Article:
What is a Penumbral Lunar Eclipse?
A penumbral lunar eclipse takes place when the Moon moves through the faint, outer part of the Earth’s shadow. This type of eclipse is often mistaken for a normal full Moon.
The Moon shines because its surface reflects the Sun rays. A lunar eclipse happens when the Earth comes between the Sun and the Moon and blocks sunlight from directly reaching the Moon.
A penumbral lunar eclipse occurs when the Sun, Earth and Moon align in an almost straight line. When this happens, the Earth blocks some of the Sun’s light from directly reaching the Moon’s surface, and covers a small part of the Moon with the outer part of its shadow, also known as the penumbra. The rest receives direct sunlight and can be as bright as a full Moon.
Because of this, it is often hard to differentiate between a normal full Moon and a penumbral eclipse of the Moon.
Conditions for a Penumbral Lunar Eclipse
Two celestial events must happen at the same time for a penumbral lunar eclipse to occur:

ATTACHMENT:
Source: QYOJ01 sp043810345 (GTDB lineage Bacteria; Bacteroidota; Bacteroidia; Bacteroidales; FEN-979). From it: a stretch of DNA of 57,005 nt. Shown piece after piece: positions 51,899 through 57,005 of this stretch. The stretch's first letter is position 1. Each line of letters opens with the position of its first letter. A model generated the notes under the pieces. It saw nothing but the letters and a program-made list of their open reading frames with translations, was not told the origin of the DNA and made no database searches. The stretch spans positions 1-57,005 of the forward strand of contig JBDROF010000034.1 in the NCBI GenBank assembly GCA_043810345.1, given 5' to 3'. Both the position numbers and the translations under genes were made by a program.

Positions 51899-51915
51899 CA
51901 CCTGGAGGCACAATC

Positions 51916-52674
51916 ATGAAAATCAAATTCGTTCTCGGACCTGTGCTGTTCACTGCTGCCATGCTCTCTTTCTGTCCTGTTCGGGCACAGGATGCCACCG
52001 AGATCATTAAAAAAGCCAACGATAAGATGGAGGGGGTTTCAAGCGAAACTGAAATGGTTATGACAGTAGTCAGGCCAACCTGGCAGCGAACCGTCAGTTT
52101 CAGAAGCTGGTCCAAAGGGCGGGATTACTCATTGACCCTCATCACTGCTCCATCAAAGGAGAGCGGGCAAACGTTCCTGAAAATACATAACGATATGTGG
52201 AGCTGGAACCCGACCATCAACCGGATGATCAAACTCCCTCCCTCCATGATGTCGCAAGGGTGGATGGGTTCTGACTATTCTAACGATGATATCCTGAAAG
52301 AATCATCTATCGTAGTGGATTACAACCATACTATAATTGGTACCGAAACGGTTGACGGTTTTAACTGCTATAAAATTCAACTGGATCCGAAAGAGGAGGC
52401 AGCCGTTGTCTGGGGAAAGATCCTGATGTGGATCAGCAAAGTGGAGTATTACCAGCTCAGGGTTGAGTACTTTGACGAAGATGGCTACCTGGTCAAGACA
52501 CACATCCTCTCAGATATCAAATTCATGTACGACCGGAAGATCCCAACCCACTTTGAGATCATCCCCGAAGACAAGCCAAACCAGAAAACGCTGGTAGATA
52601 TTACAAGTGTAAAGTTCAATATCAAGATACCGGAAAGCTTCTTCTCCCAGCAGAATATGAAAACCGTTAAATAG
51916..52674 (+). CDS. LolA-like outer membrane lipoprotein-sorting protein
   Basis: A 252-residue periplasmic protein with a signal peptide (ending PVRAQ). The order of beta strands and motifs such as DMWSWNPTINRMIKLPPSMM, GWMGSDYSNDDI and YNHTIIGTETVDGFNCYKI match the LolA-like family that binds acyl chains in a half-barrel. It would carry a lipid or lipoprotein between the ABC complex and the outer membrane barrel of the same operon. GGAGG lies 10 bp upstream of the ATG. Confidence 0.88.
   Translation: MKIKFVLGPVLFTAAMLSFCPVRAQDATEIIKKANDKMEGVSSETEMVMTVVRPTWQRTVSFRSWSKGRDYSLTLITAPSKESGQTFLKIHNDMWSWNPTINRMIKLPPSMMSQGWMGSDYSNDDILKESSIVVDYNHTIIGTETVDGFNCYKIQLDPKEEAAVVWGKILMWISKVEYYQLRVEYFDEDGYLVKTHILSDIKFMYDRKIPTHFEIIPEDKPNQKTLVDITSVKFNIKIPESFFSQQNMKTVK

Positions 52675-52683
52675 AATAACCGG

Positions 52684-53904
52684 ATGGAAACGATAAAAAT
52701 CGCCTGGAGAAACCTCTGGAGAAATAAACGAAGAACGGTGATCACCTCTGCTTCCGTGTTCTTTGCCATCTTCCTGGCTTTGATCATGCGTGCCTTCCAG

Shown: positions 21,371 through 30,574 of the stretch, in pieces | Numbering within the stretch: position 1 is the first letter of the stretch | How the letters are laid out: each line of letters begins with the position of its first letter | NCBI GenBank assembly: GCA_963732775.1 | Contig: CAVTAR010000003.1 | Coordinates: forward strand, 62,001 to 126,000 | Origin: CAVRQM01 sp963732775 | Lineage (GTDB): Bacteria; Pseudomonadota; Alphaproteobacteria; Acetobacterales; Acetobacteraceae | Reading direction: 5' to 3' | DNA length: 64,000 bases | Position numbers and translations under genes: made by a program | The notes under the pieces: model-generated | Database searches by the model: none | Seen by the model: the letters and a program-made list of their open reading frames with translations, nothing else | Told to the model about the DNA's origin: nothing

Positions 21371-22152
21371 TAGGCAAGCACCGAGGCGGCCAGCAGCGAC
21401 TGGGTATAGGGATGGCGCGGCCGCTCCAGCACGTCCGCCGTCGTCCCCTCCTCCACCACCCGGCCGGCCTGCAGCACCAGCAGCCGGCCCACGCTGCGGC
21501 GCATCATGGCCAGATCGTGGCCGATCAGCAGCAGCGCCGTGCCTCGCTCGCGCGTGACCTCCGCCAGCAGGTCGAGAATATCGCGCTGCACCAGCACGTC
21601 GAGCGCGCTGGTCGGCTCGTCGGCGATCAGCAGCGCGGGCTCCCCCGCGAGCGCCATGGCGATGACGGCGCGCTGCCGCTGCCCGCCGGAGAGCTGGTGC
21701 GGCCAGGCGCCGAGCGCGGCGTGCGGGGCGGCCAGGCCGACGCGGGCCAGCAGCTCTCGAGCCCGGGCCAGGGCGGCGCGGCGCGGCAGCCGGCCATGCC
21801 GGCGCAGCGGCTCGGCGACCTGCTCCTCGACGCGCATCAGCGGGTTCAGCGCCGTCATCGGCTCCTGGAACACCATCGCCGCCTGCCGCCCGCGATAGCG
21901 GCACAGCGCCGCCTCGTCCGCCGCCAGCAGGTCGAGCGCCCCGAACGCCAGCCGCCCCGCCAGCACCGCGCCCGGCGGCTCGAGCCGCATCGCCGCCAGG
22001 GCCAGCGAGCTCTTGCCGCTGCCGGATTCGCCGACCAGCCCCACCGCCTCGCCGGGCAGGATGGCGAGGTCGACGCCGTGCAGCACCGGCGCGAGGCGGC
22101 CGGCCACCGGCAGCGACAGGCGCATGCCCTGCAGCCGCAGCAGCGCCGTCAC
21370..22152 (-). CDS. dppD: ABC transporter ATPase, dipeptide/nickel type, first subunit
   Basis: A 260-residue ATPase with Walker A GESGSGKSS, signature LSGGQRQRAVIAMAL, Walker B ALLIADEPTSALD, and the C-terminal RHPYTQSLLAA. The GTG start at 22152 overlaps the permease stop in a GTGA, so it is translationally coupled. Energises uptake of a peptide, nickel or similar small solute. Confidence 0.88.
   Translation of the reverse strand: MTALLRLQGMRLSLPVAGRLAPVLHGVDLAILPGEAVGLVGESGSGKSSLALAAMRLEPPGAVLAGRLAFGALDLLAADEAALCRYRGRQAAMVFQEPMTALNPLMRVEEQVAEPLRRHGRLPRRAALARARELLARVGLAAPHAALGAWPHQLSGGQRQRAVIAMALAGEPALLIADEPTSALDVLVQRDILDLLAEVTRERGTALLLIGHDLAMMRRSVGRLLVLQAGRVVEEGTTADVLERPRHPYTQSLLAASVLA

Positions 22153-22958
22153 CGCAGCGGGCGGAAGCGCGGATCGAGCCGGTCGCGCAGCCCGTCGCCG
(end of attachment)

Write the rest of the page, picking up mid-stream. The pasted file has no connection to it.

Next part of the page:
- the Moon should be a full Moon, and
- the Sun, Earth and Moon must be imperfectly aligned in a straight line.
How to see a Penumbral Lunar Eclipse?
Unlike solar eclipses, which can only be seen along a narrow path on Earth, eclipses of the Moon can be observed all across the night-side of Earth when the eclipse happens.
About one-thirds of all lunar eclipses are penumbral.
How to watch a lunar eclipse
Lunar eclipses are among the easiest skywatching events to observe. Simply go out, look up and enjoy. You don’t need a telescope or any other special equipment. However, binoculars or a small telescope will bring out details in the lunar surface — moonwatching is as interesting during an eclipse as anytime. If the eclipse occurs during winter, bundle up if you plan to be out for the duration — an eclipse can take a couple hours to unfold. Bring warm drinks and blankets or chairs for comfort.
And don`t forget to share this with a friend. 🙂